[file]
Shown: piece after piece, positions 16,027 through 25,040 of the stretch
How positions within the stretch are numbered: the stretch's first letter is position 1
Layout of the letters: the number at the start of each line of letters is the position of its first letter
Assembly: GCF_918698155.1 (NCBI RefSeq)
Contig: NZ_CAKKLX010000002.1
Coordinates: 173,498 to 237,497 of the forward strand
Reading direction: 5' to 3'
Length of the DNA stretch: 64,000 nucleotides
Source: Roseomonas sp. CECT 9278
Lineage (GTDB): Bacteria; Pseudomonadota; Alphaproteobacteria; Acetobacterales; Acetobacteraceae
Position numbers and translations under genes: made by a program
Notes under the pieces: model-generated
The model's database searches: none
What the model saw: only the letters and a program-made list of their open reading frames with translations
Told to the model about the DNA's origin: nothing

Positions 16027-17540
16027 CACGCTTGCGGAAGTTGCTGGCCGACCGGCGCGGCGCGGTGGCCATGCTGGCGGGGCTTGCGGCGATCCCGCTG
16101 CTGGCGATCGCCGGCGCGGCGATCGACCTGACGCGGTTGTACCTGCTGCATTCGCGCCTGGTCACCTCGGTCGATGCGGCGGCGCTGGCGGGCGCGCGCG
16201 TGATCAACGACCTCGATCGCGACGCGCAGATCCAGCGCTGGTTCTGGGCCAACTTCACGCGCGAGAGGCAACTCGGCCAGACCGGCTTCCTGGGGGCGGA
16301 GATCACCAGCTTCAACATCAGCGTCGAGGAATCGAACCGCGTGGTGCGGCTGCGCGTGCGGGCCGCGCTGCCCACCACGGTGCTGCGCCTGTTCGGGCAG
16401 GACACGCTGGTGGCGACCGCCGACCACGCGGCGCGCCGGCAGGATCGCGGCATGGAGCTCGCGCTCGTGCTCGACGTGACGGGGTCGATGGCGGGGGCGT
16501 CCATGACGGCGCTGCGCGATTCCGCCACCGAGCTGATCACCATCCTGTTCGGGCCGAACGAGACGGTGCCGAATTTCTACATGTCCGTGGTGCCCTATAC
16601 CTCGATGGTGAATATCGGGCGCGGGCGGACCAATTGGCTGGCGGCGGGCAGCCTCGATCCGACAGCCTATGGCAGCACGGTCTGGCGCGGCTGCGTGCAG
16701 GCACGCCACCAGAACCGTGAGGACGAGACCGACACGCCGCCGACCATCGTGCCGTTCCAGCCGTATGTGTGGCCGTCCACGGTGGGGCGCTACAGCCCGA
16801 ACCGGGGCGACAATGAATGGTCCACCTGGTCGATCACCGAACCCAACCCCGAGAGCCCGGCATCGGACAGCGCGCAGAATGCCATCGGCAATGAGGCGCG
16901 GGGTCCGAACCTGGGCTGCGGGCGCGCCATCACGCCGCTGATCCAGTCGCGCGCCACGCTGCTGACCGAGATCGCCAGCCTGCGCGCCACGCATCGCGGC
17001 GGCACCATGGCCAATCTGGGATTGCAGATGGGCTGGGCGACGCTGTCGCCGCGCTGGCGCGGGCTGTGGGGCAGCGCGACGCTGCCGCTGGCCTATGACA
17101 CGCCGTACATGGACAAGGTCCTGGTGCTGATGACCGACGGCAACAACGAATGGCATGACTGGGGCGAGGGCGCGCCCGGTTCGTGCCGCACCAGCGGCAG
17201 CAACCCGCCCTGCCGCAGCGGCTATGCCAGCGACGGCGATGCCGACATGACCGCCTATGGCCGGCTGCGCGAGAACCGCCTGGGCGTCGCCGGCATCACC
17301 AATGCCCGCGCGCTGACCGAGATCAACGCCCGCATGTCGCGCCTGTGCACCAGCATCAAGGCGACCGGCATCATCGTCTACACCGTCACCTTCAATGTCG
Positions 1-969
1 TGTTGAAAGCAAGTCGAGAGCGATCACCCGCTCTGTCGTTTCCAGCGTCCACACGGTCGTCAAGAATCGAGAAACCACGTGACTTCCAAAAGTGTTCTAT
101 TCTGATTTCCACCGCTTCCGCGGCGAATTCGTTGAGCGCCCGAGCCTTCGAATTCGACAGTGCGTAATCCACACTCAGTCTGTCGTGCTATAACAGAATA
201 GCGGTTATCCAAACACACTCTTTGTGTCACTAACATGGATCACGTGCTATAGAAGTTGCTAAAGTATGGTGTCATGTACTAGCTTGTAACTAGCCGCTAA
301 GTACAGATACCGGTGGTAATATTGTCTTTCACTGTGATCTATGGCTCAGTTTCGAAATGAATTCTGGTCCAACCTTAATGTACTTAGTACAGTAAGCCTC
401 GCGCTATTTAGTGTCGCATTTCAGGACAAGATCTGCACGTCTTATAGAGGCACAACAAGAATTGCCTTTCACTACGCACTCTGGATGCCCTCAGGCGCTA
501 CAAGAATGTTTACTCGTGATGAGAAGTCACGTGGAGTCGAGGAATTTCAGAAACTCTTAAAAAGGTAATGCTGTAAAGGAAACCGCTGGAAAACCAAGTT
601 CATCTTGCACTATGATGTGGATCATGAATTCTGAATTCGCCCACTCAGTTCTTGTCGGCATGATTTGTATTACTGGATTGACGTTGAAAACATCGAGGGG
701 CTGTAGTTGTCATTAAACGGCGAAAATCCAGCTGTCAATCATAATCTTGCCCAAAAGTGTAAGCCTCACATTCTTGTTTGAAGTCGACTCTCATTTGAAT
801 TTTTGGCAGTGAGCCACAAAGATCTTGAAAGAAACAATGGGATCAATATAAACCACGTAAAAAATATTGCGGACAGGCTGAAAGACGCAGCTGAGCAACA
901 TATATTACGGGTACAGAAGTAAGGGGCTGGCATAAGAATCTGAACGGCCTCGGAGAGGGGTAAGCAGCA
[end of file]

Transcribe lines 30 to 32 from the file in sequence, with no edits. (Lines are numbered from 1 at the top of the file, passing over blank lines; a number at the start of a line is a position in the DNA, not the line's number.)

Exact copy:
17301 AATGCCCGCGCGCTGACCGAGATCAACGCCCGCATGTCGCGCCTGTGCACCAGCATCAAGGCGACCGGCATCATCGTCTACACCGTCACCTTCAATGTCG
Positions 1-969
1 TGTTGAAAGCAAGTCGAGAGCGATCACCCGCTCTGTCGTTTCCAGCGTCCACACGGTCGTCAAGAATCGAGAAACCACGTGACTTCCAAAAGTGTTCTAT